Nearly a decade has passed since West Nile virus first popped up on the local news. Now every summer we hear about dead birds and spraying to control mosquitoes.
But the important part is that we can take action to protect ourselves and others around us. Despite the exotic-sounding name, West Nile virus is part of life in California, and it has been for years.
There is no cure, or a vaccine to prevent it. But there is only one way to catch it. Mosquito bites spread West Nile virus, so the best way to avoid the disease is to reduce our exposure to these bloodsucking pests.
West Nile infects several kinds of animals, especially birds. When a person catches the disease, it's usually because a mosquito drank the blood of an infected bird, then afterward bit the person and passed along the virus.
People, birds and other animals cannot pass it to each other, or to other members of their own species.
We now hear about dead birds being found in our county and elsewhere in the Bay Area, and sometimes about trucks "fogging" areas at night to kill mosquitoes. Not surprisingly, West Nile season mirrors mosquito season, with most infections happening from early summer to fall.
The Contra Costa Mosquito & Vector Control District sets out traps for mosquitoes all over the county, and studies dead birds to find out why they died. When they find the virus in birds or mosquitoes from a particular area, we know that West Nile virus is probably making the rounds there.
One way anyone can help keep their community safe is to drain any standing water in the yard or home. Mosquitoes lay eggs in still water, so any little basin where water collects could quickly become a local hatchery. That's especially true of neglected ponds and swimming pools.
If you need help mosquito-proofing your property, or know about a potential source of mosquitoes in your neighborhood, call 925-685-9301 or visit contracostamosquito.com. Anonymous reports are accepted.
Another way to help is to let the state know about any dead birds or squirrels in the neighborhood, so they can be tested. California has a hotline for reporting them at 877-968-2473.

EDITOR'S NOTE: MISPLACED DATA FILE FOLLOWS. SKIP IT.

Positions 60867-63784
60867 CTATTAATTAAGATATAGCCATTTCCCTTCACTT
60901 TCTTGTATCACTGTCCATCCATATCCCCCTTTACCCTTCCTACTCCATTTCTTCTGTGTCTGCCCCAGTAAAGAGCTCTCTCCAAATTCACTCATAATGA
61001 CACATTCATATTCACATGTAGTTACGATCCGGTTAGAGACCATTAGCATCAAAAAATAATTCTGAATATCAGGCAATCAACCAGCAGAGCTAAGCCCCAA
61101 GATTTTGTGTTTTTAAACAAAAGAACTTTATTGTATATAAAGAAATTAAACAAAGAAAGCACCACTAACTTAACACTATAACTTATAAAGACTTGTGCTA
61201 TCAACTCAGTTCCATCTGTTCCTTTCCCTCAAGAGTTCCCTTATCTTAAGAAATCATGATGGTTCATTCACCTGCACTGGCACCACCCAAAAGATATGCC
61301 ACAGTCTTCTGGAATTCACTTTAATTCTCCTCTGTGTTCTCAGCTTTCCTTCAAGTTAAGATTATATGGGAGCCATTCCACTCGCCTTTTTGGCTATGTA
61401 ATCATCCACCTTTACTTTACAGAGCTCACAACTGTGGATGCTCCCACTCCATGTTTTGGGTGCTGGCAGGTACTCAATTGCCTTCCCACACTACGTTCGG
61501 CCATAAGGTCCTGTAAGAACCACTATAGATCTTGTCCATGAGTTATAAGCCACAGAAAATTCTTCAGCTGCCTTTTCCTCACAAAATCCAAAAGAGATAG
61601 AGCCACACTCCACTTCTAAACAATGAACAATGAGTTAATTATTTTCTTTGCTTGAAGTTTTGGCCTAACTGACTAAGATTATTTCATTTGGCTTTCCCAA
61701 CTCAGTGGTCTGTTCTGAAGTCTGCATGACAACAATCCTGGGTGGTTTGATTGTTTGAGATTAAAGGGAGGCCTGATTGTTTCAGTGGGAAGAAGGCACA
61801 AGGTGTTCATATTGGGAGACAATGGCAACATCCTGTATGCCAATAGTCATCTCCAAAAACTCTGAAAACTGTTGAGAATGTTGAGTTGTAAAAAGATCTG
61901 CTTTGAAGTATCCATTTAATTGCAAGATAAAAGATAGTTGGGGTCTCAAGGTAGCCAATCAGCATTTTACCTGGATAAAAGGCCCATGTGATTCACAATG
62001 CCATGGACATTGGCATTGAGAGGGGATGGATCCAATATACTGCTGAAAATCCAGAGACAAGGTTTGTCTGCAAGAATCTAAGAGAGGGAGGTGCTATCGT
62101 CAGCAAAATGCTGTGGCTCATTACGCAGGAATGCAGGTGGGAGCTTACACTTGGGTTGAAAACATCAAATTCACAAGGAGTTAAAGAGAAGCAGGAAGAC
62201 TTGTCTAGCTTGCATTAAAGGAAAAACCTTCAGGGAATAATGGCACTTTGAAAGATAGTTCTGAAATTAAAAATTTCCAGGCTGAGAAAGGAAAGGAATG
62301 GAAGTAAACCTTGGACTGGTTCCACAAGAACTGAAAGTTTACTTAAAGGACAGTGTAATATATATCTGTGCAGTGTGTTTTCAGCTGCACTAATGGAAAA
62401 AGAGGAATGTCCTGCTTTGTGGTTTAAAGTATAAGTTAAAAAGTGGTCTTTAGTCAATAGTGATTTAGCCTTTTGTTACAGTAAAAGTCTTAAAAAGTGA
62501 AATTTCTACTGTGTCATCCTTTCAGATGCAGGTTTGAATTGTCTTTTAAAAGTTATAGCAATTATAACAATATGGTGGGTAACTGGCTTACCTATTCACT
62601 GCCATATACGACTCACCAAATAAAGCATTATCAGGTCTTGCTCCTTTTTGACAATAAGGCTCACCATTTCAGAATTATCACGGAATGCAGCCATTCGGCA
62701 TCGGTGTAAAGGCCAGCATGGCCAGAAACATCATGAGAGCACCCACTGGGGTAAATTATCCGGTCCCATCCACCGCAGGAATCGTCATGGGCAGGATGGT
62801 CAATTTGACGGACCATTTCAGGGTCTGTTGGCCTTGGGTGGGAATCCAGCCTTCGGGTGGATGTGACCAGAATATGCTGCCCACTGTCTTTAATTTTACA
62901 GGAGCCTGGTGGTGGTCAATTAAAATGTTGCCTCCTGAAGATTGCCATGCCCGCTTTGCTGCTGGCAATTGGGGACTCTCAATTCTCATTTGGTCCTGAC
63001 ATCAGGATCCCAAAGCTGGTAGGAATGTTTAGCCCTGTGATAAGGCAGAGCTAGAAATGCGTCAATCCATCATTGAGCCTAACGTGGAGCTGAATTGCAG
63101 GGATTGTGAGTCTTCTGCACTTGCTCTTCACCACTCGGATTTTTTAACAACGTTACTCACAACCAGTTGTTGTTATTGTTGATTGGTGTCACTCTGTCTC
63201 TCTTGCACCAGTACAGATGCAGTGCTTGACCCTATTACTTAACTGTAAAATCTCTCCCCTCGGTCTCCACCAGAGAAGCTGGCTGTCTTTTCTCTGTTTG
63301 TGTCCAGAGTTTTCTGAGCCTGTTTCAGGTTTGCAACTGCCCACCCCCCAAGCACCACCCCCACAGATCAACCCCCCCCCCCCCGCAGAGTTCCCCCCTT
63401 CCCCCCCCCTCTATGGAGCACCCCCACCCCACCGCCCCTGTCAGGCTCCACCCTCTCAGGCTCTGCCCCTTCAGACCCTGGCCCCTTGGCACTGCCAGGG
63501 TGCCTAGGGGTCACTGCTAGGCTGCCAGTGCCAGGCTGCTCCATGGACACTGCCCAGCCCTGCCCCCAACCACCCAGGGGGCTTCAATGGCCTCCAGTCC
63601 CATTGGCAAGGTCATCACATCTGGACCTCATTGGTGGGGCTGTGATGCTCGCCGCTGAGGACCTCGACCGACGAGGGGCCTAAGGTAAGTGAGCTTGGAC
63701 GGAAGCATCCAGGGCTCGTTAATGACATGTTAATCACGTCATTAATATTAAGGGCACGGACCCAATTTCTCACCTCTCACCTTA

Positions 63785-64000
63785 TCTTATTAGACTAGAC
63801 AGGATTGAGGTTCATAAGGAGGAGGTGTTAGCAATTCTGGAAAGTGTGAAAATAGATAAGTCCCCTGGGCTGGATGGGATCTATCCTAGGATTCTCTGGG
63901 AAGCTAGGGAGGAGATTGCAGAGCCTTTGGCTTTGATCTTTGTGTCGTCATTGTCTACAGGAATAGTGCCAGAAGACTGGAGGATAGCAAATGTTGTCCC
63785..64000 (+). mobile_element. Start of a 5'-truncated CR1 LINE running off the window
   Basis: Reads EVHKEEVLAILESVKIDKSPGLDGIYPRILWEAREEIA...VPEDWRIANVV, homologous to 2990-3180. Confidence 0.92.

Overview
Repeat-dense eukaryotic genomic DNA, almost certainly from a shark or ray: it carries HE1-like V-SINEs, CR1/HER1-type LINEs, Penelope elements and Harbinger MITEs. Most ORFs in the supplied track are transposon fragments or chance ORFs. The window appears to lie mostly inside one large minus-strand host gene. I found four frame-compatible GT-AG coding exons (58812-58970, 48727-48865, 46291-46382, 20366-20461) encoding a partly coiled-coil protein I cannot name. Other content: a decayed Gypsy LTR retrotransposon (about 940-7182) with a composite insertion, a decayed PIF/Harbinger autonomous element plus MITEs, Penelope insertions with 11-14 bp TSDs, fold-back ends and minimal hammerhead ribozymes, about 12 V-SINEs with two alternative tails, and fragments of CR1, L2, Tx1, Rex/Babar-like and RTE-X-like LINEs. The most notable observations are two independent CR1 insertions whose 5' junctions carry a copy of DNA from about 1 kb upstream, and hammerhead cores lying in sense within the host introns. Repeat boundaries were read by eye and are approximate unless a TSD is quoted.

Finally, consider precautions to lower the chance of being bitten. Mosquitoes are most active at dawn and dusk, so those might be good times to stay indoors. Bug repellent with DEET, Picaridin or the oil of lemon eucalyptus also helps.
West Nile virus can be dangerous, and some people do get very sick or even die from it. People over 50 and people with compromised immune systems are at highest risk.
But it is rare to get sick from this disease. As of July 4, only nine human cases have been reported in California this year, including one from Contra Costa County.
In fact, many of us may have already had West Nile without knowing it and are immune already. Only one in five infected people ever develop symptoms, which can include fever, aches and swollen lymph glands.
So don't be afraid of the disease with the exotic name. Use your head, and avoid mosquitoes when possible -- not that you needed another reason!
For up-to-date information about reported West Nile virus infections, visit westnile.ca.gov.
Erika Jenssen is the director of the communicable disease programs for Contra Costa Health Services. Healthy Outlook is written by the professional staff of the county health department. Send questions to series coordinator Dr. David Pepper at firstname.lastname@example.org. For more health information, go to www.cchealth.org.